50amp GFI Trips on Commercial Truck
Please help. 50amp GFI trips when running anything on 120v.
I have a 50amp GFI Square D (not the homeline) breaker in my warehouse panel wired to a 50amp 4 prong outlet. Our warehouse has just been completed so its up to the latest code.
We run a #6 cord from our box truck and plug it into the 4 prong outlet. The truck as a Square D residential 125amp panel. The truck panel has 2 breakers 50amp and 20amp. The 50amp is for a 50amp heater that only has 3 wires (white, black, green). We took green to common (white) from the cord. This part all works fine.
Problem comes in when we plug something into a 120v outlet wired from the 20amp breaker in the truck. Trips right away. I don't have any leakage on the truck side. I took the cord and measured at the plug common to ground and have no leakage.
What is causing our 50amp GFI to trip, I've look at everything. Inside our warehouse panel a show a direct short between the common and the ground so I'm guessing they are bonded outside our building somewhere. When I plug in and measure at the truck, before the breaker trips, it shows a short between common and ground.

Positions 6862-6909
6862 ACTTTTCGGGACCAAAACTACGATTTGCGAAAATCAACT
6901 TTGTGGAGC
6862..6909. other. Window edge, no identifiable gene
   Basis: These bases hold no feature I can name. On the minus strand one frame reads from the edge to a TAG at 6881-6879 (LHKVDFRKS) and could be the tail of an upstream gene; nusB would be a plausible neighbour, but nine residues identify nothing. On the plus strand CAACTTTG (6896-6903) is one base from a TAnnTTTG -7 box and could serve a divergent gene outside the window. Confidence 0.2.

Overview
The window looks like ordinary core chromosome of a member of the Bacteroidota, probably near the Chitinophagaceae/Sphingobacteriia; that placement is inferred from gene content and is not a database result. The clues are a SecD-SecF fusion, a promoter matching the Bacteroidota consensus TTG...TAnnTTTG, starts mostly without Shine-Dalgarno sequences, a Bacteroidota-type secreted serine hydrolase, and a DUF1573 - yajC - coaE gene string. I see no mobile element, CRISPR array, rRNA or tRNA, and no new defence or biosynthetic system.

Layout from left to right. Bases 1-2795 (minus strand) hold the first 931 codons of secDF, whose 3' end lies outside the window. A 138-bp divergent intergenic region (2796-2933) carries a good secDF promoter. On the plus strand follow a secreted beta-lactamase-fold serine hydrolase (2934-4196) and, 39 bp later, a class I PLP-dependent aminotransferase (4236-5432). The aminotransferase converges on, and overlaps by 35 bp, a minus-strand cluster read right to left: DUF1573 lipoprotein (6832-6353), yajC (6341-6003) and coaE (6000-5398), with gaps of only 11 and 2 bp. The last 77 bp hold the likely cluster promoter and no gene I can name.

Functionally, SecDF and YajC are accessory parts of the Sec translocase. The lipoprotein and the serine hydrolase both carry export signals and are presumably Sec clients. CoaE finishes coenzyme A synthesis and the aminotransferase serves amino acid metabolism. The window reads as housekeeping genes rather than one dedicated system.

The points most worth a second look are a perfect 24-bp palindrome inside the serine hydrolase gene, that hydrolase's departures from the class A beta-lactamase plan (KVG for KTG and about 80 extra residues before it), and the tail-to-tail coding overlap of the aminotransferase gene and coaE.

You have the neutral of the 120 volt circuit connected to the same bar as the ground and neutral from your feeder cord. The neutrals and grounds must be seperated in the truck panel. Neutrals must land on a individual bar for neutrals only and grounds land on a ground bar separate from the neutral bar. What is happening is that you have created a parallel path for neutral current returning to your warehouse panel and the 50 amp gfci is seeing the change in current on the neutral wire vs the hot wires in the feeder cord. Your ground in the cord is carrying neutral current and the gfci sees this difference of current in the neutral as compared to the hots. Remember your gfci is protecting the entire panel in the truck. Since your heater circuit is 230 volts and no neutral then the gfci won't trip as it only needs to see the hot current in both legs. However when you you operate the 120 volt circuit you have a neutral current flow which is splitting on the ground and neutral at the truck panel. So only half the current that the gfci wants to see is flowing on the neutral wire of the feeder cord. The other half is on the ground of the feeder cord. This is causing your 50 amp gfci in the warehouse to trip. You need to install a separate ground bar in the panel in the truck and do not bond it with the neutral bar...ie... do not install the bonding means in the truck sub-panel. Land your neutrals on the existing bar in the truck panel and your grounds to your added ground bar. I threw together a quick diagram to show you what is happening below. If you disconnect the ground of the feeder cord from the warehouse 4 prong plug to the truck panel you find that your gfci will hold when you operate the 120 volt circuit. this is because you will have eliminated the parallel path for the neutral current and all neutral current will now flow on the neutral of the feeder cord which is what the gfci wants to see. Click image to enlarge.
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